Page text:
Study of the relationship between ghrel in hormone and nitric oxide in patients with chronic kidney disease in thi-qar governorate – IRAQ

  • Ali Manhal Ibrhim Department of chemistry, College of sciences,university of Thi-Qar ,Thi-Qar ,64001, Iraq
  • Mohammed AAouda university of Thi-Qar, college of sciences,Department of chemistry.
  • Kadhim Mohan Manhil university of Thi-Qar, college of Medicine.


Objective: When abnormalities in kidney structure or function are evident for more than three months, it is referred to as chronic kidney disease (CKD), a complicated and progressive chronic disorder that can have devastating health effects. Either reduced glomerular filtration rate or indicators of renal injury could be evident. End-stage renal disease (ESRD) patients are increasingly choosing PD, HD, and kidney transplantation as treatments to extend their lives because of the development of renal replacement therapies, such as kidney transplantation, hemodialysis (HD), peritoneal dialysis (PD), and continuous renal replacement therapy (which is frequently used for acute renal failure). Loss of muscle mass may result from dialysis treatments that increase protein breakdown and decrease protein synthesis. These reactions continue after dialysis. The purpose of this research is to look into the connection between the ghrelin. Materials and Method: In order to determine the blood lipid profile and Ghrelin hormone levels, 90 individuals with Chronic Kidney Disease (CKD) on dialysis were divided into 45 males, 45 females, and 90 healthy subjects. The Ghrelin hormone concentration was compared with the other biochemical parameters, and the relationship between the hormones Ghrelin and Nitric Oxide was also found. Results: Ninety healthy subjects and ninety chronic kidney disease (CKD) patients with dialysis had their blood lipid profiles and Ghrelin hormone and nitric oxide levels measured. The results included a comparison of the hormone's concentration with other biochemical parameters and the identification of the hormone's relationship with nitric oxide. Results:  When compared to the control group, dialysis patients' nitric oxide levels significantly decreased (p≤0.05). There were no discernible variations in the levels of serum nitric oxide between the sexes. (p < 0.05).Ghrelin levels in the blood serum of dialysis patients were significantly lower than those in the control group (p≤0.05). Additionally, it was demonstrated that the level of the hormone Ghrelin was significantly lower in females than in males (p≤0.05). Conclusion: When comparing dialysis patients to the control group, we detect a significant drop in the levels of Ghrelin Hormone and Nitric Oxide in patients with chronic kidney disease.It follows that low nitric oxide and ghrelin levels in chronic renal disease patients can cause kidney failure to progress to an advanced degree and eventually require dialysis.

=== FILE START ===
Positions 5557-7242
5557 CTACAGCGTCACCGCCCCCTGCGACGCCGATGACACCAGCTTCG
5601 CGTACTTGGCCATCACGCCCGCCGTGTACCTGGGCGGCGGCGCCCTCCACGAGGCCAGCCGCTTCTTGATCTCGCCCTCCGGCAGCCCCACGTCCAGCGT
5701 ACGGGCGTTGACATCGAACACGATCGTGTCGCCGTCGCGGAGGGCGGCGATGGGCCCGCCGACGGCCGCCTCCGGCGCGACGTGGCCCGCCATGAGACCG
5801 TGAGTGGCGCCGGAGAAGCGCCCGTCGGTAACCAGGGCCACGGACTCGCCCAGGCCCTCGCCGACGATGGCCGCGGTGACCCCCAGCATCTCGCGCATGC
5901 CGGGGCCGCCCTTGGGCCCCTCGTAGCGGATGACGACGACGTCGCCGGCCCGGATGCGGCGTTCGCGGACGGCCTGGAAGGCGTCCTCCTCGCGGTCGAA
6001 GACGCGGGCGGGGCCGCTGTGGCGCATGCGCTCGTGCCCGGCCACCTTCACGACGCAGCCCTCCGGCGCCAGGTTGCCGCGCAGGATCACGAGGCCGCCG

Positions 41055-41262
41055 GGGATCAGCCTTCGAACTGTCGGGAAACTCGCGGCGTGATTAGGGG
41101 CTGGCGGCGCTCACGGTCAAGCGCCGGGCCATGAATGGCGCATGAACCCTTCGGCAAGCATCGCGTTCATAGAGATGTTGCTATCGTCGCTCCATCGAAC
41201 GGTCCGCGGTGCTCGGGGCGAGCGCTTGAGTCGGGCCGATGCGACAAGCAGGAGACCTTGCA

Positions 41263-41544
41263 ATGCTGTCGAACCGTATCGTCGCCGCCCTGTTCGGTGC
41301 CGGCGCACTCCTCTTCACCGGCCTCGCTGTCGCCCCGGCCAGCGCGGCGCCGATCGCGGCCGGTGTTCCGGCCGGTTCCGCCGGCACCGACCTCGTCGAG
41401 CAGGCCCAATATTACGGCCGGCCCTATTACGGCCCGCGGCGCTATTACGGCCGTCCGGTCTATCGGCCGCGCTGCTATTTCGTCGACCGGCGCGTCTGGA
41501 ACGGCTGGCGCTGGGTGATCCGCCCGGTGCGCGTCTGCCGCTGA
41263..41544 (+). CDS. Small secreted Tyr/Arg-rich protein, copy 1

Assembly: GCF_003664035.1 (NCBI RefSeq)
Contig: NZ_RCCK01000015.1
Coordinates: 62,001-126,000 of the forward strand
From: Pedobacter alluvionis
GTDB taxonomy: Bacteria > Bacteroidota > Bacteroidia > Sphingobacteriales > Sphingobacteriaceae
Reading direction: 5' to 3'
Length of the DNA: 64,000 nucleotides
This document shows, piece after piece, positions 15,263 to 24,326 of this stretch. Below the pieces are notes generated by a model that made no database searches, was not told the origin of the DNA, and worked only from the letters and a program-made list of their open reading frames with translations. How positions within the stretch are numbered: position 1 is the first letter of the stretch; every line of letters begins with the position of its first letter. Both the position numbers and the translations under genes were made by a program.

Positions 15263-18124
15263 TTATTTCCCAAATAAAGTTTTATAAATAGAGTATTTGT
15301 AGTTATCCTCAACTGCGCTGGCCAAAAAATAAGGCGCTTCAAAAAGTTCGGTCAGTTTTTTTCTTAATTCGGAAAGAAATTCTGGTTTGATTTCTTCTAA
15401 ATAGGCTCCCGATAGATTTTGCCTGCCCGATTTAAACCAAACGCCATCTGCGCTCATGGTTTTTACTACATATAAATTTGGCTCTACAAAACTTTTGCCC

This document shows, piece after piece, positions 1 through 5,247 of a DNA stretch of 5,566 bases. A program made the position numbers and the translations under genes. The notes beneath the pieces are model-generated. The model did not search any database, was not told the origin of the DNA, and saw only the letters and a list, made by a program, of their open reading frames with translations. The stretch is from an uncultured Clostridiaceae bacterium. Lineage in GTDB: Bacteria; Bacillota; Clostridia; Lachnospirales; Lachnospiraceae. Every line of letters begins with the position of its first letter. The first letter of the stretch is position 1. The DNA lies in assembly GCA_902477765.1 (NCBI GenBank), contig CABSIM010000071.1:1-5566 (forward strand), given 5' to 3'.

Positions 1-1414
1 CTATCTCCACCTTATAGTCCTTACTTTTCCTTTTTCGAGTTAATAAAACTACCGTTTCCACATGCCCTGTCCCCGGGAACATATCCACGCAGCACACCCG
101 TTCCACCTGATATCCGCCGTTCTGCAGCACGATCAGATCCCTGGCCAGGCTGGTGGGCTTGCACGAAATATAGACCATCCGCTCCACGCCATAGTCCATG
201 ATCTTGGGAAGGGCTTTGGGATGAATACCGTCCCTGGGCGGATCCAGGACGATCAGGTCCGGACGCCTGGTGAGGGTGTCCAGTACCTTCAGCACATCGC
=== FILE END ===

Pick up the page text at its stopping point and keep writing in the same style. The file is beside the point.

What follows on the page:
Keywords: Chronic kidney disease, Ghrelin, Nitric Oxide


Download data is not yet available.


1. Jha, V., Garcia-Garcia, G., Iseki, K., Li, Z., Naicker, S., Plattner, B., & Yang, C. W. (2013). Chronic kidney disease: global dimension and perspectives. The Lancet, 382(9888), 260-272.
2. Foundation, N. K. (2006). KDOQI clinical practice guidelines and clinical practice recommendations for anemia in chronic kidney disease.American journal of kidney diseases: the official journal of the National Kidney Foundation, 47(5 Suppl 3), S11-S145.‏
3. Webster, A. C., Nagler, E. V., Morton, R. L., & Masson, P. (2017). Chronic kidney disease. The lancet, 389(10075), 1238-1252.‏
4. Coresh, J., Astor, B. C., Greene, T., Eknoyan, G., &Levey, A. S. (2003). Prevalence of chronic kidney disease and decreased kidney function in the adult US population: Third National Health and Nutrition Examination Survey. American journal of kidney diseases, 41(1), 1-12.
5. Pearce, N., &Caplin, B. (2019). Let’s take the heat out of the CKDu debate: more evidence is needed. Occupational and environmental medicine, 76(6), 357-359.‏